Statement by Nicholas Haysom, Special Representative of the Secretary-General, at the 35th RJMEC Plenary

unmiss rjmec south sudan nicholas haysom
23 May 2024

Statement by Nicholas Haysom, Special Representative of the Secretary-General, at the 35th RJMEC Plenary

Near Verbatim

I thank the RJMEC for the opportunity to brief you today.

Since we last met, I have briefed the UN Security Council on 9 April as they reflected on the letter from the Secretary-General that assessed the level of preparedness towards peaceful and credible elections in South Sudan in December. The assessment considered whether the minimum political and technical preconditions for a peaceful electoral process deemed credible by the people of South Sudan, was in place and, if not, what political decisions and resources are required to complete the transitional period.

While recognizing the sovereign prerogative of South Sudan to make decisions about its elections, the Secretary-General’s letter, in line with the observations of IGAD, AU and RJMEC, concluded that the necessary conditions as agreed upon by the parties themselves in the R-ARCSS had not been achieved on several fronts. It further encouraged the parties to commit to take urgent steps to collectively agree a “critical mass” of implementation requirements necessary for a peaceful, free, fair, and credible elections.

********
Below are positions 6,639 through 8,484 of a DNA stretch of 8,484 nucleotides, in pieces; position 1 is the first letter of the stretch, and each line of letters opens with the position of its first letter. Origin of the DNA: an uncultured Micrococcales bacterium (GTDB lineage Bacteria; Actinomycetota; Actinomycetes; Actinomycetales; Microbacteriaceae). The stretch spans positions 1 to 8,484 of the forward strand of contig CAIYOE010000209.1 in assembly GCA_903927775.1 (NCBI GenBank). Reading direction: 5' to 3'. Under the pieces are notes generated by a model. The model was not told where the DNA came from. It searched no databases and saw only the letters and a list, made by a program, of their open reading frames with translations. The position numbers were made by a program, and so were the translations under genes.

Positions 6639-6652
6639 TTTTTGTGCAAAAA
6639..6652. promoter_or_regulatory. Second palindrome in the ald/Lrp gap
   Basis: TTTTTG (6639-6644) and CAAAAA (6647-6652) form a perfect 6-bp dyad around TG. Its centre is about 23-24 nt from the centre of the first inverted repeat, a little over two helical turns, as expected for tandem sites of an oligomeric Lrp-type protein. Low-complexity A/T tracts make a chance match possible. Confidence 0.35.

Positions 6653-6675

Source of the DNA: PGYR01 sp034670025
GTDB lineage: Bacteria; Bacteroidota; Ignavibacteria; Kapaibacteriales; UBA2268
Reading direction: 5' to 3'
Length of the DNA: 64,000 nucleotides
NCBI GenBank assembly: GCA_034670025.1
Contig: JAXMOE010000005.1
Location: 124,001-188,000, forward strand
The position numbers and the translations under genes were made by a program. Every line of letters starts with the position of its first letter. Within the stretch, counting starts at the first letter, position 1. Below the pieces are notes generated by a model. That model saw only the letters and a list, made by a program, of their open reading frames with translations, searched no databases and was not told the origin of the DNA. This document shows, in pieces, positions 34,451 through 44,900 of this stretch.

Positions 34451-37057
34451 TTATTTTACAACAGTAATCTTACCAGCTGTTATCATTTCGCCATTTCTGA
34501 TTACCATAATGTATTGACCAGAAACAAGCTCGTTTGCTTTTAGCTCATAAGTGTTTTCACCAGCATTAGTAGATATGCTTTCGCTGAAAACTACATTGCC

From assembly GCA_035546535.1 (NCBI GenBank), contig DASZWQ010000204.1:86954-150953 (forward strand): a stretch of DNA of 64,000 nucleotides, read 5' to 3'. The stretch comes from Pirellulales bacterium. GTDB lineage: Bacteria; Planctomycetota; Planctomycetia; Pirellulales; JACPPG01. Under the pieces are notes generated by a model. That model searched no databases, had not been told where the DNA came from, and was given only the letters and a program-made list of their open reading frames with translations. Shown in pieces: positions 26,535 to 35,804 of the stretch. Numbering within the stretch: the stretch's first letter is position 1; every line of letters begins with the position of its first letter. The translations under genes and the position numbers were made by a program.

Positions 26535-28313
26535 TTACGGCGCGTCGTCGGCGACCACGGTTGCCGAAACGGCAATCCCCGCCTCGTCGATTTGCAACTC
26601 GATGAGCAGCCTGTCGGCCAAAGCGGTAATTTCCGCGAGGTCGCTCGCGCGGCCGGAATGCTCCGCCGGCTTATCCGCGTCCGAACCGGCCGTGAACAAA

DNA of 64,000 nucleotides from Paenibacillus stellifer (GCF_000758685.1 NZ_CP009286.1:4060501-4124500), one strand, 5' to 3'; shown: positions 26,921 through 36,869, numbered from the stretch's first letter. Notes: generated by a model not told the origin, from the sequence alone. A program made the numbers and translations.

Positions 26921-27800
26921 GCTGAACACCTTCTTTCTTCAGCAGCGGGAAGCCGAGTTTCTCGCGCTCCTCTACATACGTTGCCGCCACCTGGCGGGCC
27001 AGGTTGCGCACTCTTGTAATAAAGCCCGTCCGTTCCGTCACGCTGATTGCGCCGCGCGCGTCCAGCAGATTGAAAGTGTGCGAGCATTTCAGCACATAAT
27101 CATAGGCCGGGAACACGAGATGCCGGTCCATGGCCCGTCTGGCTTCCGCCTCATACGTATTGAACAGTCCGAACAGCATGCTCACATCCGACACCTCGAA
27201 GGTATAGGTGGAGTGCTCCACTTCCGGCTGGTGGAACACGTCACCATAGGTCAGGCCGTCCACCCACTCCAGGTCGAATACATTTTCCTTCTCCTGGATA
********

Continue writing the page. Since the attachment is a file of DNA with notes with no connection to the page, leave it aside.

While I take note of the finalization of the Strategic Defense and Security Review Board’s report, the partial financing of the technical electoral bodies, and the steps taken on the Transitional Security Arrangements, the fact is over the last few months marginal progress has been recorded.

The inter-party dialogue process which commenced last month with the objective of finding consensus on how to approach the end of the transitional period appears to have stalled and given way to the ongoing Tumaini Initiative in Nairobi. While I am encouraged that the Tumaini Initiative has brought into being the Declaration of Commitment signed on 16 May, with seven months remaining before elections, it is critical that the parties find a working formular that gives required attention and impetus to both processes.

I remain concerned about the prevailing dire humanitarian and economic conditions in the country. An estimated 7.1 million people are experiencing high levels of acute food insecurity mostly in locations affected by climate related shocks, economic crisis, and conflict, according to the Integrated Food Security Phase Classification (IPC). Meanwhile, only 13.5 per cent of the US$1.8 billion required for the Humanitarian Needs Response has been received as of 20 May.